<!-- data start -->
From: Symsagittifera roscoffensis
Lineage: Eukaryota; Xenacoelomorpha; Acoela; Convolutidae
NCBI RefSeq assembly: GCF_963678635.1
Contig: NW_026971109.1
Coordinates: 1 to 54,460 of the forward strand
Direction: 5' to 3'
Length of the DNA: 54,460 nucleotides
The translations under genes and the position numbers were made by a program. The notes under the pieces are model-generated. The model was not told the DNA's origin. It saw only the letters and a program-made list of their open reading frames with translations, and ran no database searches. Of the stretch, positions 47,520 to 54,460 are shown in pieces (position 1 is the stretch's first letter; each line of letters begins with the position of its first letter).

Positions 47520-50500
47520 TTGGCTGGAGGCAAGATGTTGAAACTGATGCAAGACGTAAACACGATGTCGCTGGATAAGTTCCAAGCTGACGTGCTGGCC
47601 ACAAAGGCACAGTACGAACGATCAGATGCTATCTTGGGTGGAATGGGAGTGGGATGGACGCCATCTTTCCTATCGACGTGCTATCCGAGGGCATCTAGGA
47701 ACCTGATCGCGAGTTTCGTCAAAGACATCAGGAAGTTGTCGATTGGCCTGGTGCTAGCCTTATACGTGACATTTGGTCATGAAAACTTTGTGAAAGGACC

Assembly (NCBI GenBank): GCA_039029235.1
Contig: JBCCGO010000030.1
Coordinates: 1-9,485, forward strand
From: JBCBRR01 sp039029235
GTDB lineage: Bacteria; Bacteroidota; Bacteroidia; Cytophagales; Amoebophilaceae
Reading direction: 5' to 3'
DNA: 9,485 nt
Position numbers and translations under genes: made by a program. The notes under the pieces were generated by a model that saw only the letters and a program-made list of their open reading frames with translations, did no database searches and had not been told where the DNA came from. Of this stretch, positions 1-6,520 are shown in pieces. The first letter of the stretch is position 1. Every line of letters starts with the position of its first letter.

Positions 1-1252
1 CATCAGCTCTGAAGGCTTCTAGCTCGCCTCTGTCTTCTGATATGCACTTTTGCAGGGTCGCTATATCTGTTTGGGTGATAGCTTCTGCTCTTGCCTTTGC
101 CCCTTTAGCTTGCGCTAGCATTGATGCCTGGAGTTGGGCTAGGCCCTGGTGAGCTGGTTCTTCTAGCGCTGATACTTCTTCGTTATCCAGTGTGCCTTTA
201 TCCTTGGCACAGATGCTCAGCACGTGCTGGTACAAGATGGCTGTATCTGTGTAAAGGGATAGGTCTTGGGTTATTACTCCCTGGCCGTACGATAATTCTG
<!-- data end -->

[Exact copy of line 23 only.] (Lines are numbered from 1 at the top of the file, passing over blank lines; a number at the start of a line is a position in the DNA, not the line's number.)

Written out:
101 CCCTTTAGCTTGCGCTAGCATTGATGCCTGGAGTTGGGCTAGGCCCTGGTGAGCTGGTTCTTCTAGCGCTGATACTTCTTCGTTATCCAGTGTGCCTTTA